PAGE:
HFF-1 cells prefer to grow in lower concentration of Fibrinogen. Higher concentration ECMs could be too dense for cell pro...
Upcoming SlideShare
Loading in …5

3D stem cell tissue engineering


Published on

Published in: Technology
  • Be the first to comment

  • Be the first to like this

No Downloads
Total views
On SlideShare
From Embeds
Number of Embeds
Embeds 0
No embeds

No notes for slide

3D stem cell tissue engineering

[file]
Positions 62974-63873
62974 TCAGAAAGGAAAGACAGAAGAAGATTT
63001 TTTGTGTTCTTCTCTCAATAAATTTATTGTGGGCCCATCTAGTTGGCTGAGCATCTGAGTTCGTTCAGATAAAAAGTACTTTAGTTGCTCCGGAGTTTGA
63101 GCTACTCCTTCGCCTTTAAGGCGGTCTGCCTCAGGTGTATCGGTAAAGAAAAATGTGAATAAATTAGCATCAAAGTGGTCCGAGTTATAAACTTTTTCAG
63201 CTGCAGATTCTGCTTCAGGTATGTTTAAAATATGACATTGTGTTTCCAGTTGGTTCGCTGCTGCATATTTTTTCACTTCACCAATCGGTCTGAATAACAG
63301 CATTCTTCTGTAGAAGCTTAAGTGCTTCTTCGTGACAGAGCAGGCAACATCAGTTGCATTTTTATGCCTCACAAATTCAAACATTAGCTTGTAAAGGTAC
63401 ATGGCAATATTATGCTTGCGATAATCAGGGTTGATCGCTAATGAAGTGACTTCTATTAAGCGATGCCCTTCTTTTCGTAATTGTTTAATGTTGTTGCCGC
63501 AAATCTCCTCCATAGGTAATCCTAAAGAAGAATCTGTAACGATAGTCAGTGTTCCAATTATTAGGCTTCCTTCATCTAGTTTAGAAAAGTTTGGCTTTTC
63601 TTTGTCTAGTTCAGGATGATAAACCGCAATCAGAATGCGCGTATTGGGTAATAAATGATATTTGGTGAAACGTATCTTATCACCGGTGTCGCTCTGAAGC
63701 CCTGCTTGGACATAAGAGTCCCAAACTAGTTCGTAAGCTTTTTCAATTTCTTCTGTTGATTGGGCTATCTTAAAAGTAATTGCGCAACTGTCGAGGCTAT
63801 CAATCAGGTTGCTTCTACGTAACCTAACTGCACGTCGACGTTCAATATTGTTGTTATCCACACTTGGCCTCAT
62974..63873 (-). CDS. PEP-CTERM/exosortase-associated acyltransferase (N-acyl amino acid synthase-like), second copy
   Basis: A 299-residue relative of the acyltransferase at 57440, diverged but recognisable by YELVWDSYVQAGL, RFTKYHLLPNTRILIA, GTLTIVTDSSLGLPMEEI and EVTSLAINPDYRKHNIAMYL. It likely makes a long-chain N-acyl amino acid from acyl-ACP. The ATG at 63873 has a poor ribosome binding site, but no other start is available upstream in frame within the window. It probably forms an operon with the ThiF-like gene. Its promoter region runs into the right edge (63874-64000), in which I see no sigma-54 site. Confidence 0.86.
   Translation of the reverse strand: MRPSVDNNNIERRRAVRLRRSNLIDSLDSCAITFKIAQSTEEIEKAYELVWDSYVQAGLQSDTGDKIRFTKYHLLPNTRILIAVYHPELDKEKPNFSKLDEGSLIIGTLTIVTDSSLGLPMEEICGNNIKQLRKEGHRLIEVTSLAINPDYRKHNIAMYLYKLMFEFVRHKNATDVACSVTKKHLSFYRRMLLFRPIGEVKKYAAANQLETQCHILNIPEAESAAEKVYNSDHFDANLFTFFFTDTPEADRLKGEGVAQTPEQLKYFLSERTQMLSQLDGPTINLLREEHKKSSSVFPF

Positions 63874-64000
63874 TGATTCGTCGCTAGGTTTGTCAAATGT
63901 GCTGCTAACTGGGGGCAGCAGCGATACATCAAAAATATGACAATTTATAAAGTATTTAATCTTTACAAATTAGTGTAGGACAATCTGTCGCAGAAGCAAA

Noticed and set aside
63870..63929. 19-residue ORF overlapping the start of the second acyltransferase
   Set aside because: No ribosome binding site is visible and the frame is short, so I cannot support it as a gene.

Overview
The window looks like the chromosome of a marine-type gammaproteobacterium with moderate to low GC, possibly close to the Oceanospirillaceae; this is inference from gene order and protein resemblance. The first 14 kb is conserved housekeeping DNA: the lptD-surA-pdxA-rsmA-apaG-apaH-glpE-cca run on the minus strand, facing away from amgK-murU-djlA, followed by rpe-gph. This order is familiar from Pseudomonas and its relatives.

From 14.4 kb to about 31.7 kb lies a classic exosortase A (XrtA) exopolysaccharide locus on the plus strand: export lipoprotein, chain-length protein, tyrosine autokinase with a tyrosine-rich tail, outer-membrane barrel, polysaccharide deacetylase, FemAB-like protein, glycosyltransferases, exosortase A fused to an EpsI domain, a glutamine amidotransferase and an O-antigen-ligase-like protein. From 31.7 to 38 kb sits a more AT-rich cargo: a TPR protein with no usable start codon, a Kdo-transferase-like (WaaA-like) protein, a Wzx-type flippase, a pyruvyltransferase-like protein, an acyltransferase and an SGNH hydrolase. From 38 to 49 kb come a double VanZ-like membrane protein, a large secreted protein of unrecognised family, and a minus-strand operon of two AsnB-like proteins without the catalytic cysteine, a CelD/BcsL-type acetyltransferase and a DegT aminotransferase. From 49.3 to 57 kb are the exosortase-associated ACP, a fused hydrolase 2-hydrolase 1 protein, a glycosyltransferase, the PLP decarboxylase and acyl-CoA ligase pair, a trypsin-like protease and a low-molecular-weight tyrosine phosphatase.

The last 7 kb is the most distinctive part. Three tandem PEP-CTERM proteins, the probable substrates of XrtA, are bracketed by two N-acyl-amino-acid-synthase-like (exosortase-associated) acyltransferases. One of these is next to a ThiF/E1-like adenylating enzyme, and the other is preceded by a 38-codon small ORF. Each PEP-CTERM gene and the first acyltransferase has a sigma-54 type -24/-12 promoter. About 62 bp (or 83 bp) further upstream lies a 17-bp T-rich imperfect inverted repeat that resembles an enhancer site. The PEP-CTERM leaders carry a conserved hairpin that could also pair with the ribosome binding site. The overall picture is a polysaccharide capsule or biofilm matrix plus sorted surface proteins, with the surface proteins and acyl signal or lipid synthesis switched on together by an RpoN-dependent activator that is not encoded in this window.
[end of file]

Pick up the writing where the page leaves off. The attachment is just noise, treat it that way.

1. 1. HFF-1 cells prefer to grow in lower concentration of Fibrinogen. Higher concentration ECMs could be too dense for cell proliferation, restricting cell migration and spreading. Increasing the concentration of Thrombin helped the cells to proliferate after eight days. This could be due to a change in the physical nature of the construct, allowing cells to migrate and proliferate. A plateau was not reached during this timeframe, and the experiment should be continued for a longer duration (14 days). Reduction in proliferation on Day 8 for the Fib5/Th5 construct could be due to either space restriction or disintegration of the construct. Increasing the concentration of Fibrinogen might result in a different density of the construct and further investigation should be done on the stiffness of the ECM. mMSCs proliferated best on Day 8. This can be explained in terms of the adaptation of cells in a new type of construct. The cells were grown in a 2D setup as inoculant and, when transferred to a 3D construct, were learning to migrate in a different type of environment. The highest growth in Fib5/Th10 construct on Day 8 was in accordance with HFF-1 cell results as well. The physical change in the construct could be responsible for this increased proliferation. Changing the concentration of either Fibrinogen or Thrombin independently did not affect the cell growth, but the growth was affected by how these two interacted to make the final construct. Human Foreskin Fibroblast and Mouse Mesenchymal Stem Cell Behavior in 3D Fibrin Constructs Alvarado, R* ,Burke, K*, Dalton, J*, Sidhu, R*, Soto, R*, McCoy, M • Tawil, B, PhD, Instructor • Biomedical Engineering 501 California State University Channel Islands • One University Drive • Camarillo, CA 93012 300 µL fibrin gel cultures were created with human fibrinogen (Sigma) solubilized in 0.85% sodium chloride at 37°C and thrombin (Sigma) reconstituted in 1 mL of sterile dH 2 O. HFF-1s (ATCC) and mMSCs (Invitrogen) were mixed with fibrin at 1,000,000 cells/mL (50,000 cells/well) in 24-well plates, a cell density found to maximize proliferation (cell concentrations were calculated using measurements obtained from the T4 Cellometer [Nexcelom]) and thrombin was added immediately following. Final fibrinogen concentrations were 5 and 10 mg/mL. Final thrombin concentrations were 5 and 10 IU/mL. Non-coated control wells were also measured. 3D fibrin constructs were incubated at 37°C with 15% serum-containing DMEM; media was changed at the Day 4 timepoint in Day 8 plates. Measurements were taken one, four, and eight days after seeding, where day one samples were processed an hour after fibrin construct formation. HFF-1 and mMSC proliferation was evaluated by labeling cells with Calcein AM (Invitrogen) and imaging the cells using an IX-71 inverted microscope (Olympus) and Qcapture pro software (QImaging) as well as reading average fluorescence intensity (494 nm ex / 517 nm em) over each well. FilterMax F3 Multi-mode Plate Reader Software (Molecular Devices) provided raw fluorescent read data. MiniTab 16 software was used to evaluate raw data produced from the plate reader and produce graphical results including standard deviations. Materials and Methods The generation of a fibrin scaffold during wound healing is considered the normal healing process and typically precedes scab formation. In order to achieve proper scaffold formation, this process requires a combination of many constituents including fibrinogen, and thrombin, in coordination with extracellular components such as collagen, growth factors and white blood cells. Furthermore, the binding of proteases, among other factors, is responsible for facilitating scab development. Successful healing is contingent upon an adequate balance of all constituents as well as appropriate environmental conditions. The purpose of this experiment was to achieve in vitro growth of two cell types, namely Human Foreskin Fibroblasts (HFF) and mouse Mesenchymal Stem Cells (mMSC), within fibrinogen / thrombin scaffolds. More specifically, these scaffolds were created at varying fibrinogen and thrombin concentrations and subsequently assessed for cell proliferation. Introduction Abstract During the proliferative phase of the wound healing process, a fibrin scaffold is formed, allowing the formation of a scab. This allows fibroblasts to grow and secrete a new extracellular matrix (ECM), thus allowing new epithelial cells to populate the area and form new tissue. This process occurs through a series of complex biochemical events using thrombin, fibrinogen, and other constituents at very specific concentrations. In our experiment, we grew mouse Mesenchymal Stem Cells (mMSCs) and Human Foreskin Fibroblast Cells (HFF) within a 3 dimensional fibrinogen/thrombin scaffold using varied concentrations of each constituent. The cells were fluorescently stained and imaged with a fluorescent microscope at the following time points: Day 0, 4, and 8. Our results show that HFF cells preferentially grow in low concentrations of fibrinogen and that mMSCs showed a slight preference for low concentrations of fibrinogen, although, not as drastic as the HFF cells. We also found that there was a large increase in proliferation of HFF cells between day 0 and day 4, whereas the large increase in proliferation amongst mMSCs occurred between day 4 and 8. Figure 1, Proliferation of HFF-1 cells: Cell proliferation was highest at Fibrinogen 5mg/mL with 5IU/mL of Thrombin on Day 4. Proliferation was slower in Fib5/Th10 treatment on Day 4, but there was a sharp increase observed on Day 8, making it the highest for Day 8. Cell proliferation was lowest in Fib10/Th5 treatment both on Day 4 and Day 8. This was even lower than the non-coated control. Increasing the concentration of Fibrinogen while keeping the concentration of Thrombin constant decreased cell proliferation. Figure 2, Fluorescent micrographs of HFF-1 cells Figure 3, Proliferation of mMSCs: Cell proliferation was highest on Day 8 for all constructs, including the non-coated control. Increasing the concentration of Thrombin increased the proliferation for Fibrinogen concentration of 5mg/mL. Cell proliferation was highest in Fib5/Th10 constructs both on Day 4 and Day 8. The cells proliferated at equal or better rates in the non-coated control on Day 4. Figure 4, Fluorescent micrographs of mMSCs * = equal contributor Results Conclusions